3. The provisional Government shall be composed of Palestinian leaders, notables and skilled human resources within the occupied homeland and outside, on the basis of political pluralism and in such a manner as to embody national unity.

4. The provisional Government shall draw up its programme on the basis of the instrument of independence, the political programme of the Palestine Liberation Organization and the resolutions of the national councils.

5. The Palestine National Council hereby entrusts the Executive Committee of the Palestine Liberation Organization with the powers and responsibilities of the provisional Government until such time as the formation of the Government is declared.

Adopted by the National Council at its extraordinary session at Algiers on 15 November 1988″.
– – – – –

This document is posted on the United Nations website here.

Professor Boyle has done a great deal of work on international law and the Palestinian situation.  [Though I am under no obligation to say this, I will state, to avoid useless future arguments, that not all of it, I agree with.]   Boyle did write, at the request of the then-PLO Ambassador to the UN, the late Zuhdi Labib Terzi, a Memorandum of Law completed in December 1987 [based on an oral presentation he gave at a UN panel in June 1987], arguing, as he later wrote in Counterpunch, here“that the time had now come for the Palestinian People to unilaterally proclaim their own independent nation state under international law and practice. I then proceeded to sketch out precisely why and how this could be done. I argued that the Palestinians must not go to any International Peace Conference to ask the Israelis to give them their State. Rather, the Palestinians must unilaterally proclaim their own independent nation state, and then attend an international peace conference where they would simply ask Israel to evacuate from Palestine”.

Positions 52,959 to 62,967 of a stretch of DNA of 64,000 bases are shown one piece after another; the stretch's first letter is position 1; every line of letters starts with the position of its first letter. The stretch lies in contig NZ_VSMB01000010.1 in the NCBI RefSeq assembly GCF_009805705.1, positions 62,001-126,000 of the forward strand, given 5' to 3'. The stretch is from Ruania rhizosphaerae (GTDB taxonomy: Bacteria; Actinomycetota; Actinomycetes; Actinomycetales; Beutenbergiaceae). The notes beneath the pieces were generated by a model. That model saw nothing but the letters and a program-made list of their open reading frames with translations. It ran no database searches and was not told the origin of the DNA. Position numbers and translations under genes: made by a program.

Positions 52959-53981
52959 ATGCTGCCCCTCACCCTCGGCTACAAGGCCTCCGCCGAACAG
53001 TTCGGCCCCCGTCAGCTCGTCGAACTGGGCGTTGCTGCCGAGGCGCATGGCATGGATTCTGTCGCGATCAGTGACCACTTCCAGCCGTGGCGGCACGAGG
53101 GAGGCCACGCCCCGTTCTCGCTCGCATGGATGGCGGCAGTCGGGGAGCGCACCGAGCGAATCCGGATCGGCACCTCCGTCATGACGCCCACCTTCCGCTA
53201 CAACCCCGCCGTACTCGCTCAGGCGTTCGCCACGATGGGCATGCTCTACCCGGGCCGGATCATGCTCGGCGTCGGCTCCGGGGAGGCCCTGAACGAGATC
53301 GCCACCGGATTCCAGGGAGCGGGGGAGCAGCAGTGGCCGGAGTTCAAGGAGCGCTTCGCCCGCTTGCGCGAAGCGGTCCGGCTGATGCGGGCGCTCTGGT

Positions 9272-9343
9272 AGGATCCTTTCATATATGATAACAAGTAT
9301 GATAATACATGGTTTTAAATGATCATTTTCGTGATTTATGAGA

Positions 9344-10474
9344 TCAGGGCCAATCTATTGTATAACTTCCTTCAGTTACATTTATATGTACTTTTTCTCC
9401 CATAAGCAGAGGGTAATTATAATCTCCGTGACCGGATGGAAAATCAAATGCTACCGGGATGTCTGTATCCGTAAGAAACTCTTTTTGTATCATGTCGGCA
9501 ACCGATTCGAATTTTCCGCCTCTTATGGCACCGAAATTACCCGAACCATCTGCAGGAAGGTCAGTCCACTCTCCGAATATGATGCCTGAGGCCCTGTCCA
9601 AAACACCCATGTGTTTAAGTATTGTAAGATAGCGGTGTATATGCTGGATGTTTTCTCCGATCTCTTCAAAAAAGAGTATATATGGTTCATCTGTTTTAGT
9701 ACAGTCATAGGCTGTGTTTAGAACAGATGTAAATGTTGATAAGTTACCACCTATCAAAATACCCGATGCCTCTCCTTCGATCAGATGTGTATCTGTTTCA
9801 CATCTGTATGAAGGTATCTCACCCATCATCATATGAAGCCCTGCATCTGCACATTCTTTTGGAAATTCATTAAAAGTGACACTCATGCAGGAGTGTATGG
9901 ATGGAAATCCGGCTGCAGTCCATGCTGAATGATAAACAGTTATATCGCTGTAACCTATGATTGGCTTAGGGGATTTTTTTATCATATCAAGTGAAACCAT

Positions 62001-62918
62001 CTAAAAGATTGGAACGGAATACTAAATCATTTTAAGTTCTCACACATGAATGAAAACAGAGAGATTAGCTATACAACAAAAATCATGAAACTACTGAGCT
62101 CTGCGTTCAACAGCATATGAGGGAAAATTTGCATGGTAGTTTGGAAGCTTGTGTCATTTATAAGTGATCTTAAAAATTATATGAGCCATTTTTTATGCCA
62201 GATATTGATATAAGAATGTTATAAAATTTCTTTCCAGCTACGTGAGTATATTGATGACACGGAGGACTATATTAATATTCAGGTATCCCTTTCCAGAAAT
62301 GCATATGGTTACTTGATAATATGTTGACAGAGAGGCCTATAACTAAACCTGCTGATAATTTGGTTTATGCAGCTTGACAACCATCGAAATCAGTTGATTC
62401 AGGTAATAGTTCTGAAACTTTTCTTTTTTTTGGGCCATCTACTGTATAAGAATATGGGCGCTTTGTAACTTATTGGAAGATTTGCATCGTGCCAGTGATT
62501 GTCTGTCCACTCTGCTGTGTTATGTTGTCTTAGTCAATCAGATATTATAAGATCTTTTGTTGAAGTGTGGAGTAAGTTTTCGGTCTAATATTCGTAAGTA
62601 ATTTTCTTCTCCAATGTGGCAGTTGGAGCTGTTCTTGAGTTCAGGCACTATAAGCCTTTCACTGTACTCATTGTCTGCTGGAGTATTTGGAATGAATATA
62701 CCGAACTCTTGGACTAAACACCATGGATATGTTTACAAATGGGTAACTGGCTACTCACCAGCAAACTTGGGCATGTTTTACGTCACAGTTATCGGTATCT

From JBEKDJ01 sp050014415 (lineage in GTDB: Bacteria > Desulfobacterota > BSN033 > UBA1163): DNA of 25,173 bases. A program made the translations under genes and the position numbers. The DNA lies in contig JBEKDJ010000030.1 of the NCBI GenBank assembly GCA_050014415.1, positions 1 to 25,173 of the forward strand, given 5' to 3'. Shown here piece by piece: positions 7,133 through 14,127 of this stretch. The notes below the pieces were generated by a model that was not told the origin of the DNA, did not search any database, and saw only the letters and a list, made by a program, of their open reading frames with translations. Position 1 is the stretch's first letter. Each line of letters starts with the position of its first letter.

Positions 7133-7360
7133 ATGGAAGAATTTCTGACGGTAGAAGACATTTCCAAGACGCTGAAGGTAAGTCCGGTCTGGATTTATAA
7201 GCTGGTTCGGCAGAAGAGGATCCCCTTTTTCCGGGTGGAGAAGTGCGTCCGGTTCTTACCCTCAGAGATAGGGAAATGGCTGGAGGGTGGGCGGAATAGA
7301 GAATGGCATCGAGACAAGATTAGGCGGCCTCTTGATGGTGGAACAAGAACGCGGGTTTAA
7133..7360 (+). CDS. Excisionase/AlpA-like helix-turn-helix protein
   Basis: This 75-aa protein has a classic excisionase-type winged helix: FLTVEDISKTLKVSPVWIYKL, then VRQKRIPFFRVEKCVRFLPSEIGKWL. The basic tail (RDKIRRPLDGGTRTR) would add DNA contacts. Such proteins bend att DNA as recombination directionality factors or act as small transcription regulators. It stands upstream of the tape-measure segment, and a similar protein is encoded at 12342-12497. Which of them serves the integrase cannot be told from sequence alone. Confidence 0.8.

What was the PLO reaction?

For months, as Boyle wrote, “There was a deafening silence from the PLO. It was clear that the creation of a Palestinian State would generate too many internal political problems for the PLO, which at that time operated upon the principle of consensus. Back in those days the Palestinian Independence Movement was a genuine democracy. The creation of a Palestinian State would have forced the PLO to make some very difficult political decisions that could have produced a terrible division among the different groups composing the Palestinian Independence Movement”